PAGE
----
The first perspective element which I used consciously was the “Vanishing Point Perspective“. I was looking for lines what parallel runes that give the sensation of meeting at one or more vanishing points as the intersecting lines forces an comprehension of infinity.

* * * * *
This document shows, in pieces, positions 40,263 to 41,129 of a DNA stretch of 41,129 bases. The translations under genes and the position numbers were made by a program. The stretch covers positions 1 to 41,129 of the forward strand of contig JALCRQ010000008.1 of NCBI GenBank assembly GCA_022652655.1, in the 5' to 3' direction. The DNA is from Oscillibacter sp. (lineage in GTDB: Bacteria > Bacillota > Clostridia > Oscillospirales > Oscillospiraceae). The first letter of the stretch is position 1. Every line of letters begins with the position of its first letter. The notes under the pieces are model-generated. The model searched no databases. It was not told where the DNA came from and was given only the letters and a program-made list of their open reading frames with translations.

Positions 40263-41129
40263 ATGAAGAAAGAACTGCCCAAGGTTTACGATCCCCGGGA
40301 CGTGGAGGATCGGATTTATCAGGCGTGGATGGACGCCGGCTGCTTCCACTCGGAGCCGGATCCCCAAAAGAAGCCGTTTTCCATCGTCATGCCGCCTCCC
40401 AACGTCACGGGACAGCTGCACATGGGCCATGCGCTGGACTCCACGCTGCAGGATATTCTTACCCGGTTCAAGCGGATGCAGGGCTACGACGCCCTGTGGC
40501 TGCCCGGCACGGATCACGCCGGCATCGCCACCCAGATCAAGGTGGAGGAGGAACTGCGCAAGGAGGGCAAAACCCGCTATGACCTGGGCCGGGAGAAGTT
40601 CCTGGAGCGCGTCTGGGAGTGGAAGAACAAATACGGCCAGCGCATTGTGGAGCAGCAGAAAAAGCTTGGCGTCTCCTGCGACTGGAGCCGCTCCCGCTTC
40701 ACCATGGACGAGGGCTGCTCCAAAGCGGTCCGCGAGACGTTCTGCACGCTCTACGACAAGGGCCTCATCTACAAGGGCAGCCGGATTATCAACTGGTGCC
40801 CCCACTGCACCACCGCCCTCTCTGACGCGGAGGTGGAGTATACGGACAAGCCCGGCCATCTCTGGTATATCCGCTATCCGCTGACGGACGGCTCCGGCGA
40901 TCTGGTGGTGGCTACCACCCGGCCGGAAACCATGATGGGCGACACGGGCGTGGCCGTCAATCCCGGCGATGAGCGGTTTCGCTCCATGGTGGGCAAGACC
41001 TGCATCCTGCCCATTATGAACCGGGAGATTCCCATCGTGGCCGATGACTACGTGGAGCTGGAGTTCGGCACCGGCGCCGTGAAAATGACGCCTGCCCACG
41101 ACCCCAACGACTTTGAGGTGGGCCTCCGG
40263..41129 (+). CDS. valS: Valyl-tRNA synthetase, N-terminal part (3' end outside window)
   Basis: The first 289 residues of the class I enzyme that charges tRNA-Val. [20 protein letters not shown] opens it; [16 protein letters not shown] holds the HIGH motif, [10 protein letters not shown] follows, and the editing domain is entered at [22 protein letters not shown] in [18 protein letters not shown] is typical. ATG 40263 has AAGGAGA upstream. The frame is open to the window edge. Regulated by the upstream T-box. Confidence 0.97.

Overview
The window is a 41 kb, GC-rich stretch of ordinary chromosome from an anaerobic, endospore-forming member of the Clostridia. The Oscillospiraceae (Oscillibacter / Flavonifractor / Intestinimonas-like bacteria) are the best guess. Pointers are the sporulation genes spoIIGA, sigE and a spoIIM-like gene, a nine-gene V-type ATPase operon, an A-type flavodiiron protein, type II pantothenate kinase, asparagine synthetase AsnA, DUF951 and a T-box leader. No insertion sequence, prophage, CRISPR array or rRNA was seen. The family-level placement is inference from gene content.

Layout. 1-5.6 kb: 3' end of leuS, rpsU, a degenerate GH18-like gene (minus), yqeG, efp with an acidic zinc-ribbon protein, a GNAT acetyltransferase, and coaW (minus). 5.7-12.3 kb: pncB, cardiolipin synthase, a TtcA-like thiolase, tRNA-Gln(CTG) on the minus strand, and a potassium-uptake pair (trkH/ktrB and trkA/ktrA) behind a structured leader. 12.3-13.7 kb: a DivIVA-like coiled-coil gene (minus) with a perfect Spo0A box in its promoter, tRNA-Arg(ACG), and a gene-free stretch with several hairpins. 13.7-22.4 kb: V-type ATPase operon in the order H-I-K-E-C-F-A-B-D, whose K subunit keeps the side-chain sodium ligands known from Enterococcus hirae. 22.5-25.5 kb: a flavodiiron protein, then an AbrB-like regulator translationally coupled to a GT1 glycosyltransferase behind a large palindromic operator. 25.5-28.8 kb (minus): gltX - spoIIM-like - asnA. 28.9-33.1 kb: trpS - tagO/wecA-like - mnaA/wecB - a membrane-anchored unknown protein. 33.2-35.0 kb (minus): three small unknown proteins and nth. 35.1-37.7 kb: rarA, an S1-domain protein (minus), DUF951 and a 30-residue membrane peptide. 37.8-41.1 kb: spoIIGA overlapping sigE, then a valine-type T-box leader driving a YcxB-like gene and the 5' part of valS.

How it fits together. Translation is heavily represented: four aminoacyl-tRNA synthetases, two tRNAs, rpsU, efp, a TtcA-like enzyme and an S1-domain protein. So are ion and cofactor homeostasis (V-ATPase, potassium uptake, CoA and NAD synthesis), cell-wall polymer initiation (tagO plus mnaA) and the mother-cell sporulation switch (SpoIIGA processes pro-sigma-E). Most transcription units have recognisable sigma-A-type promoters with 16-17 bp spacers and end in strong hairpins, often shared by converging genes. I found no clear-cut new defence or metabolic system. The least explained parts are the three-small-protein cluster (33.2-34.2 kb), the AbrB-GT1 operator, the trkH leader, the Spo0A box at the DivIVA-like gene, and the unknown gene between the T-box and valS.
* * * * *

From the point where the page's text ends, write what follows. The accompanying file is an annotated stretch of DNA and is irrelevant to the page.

I remember looking for these lines at the streets of Seattle, by chance i went up in the Columbia Tower, which has a sky deck located on the 73rd floor, at nearly 1,000 feet it offers the tallest public viewing area in the Pacific Northwest. The 360 degree panoramic view includes Mt. Rainier, Bellevue, the Cascade Mountains, Mt. Baker, Elliott Bay, the Olympic Mountains, the Space Needle and the city of Seattle. The streets below offered heaps of lines, but the visit to the tower also introduced me to two new @perspective friends”, later on learned them by their right names Dwindling Size Perspective and Atmospheric Perspective. It might at first sound awful complex and boring but it is not, Dwindling Size Perspective has to do with us recognizing object and knowing their real size, then calculating the distance from their diminished scale. In this case it was the cars and people seen from 73’th floor. I was also looking at Mt. Rainier from the tower, it was a very clear and impressive sight, yet it had a blueish feel to it, and the blue element of the air gave a sense of distance. Thus that air is seemingly transparent, it is really not. It contains very fine particles of dust, water vapor, smoke, and so on. These particles scatter light and change its direction, this is not noticeable on shorter distances, but the futher away your object is the more noticable it becomes. The presence of scattering shows distant subjects in pictures as having a veil or haze. So bluish Mt. Rainier gave a sensation of Atmospheric Perspective.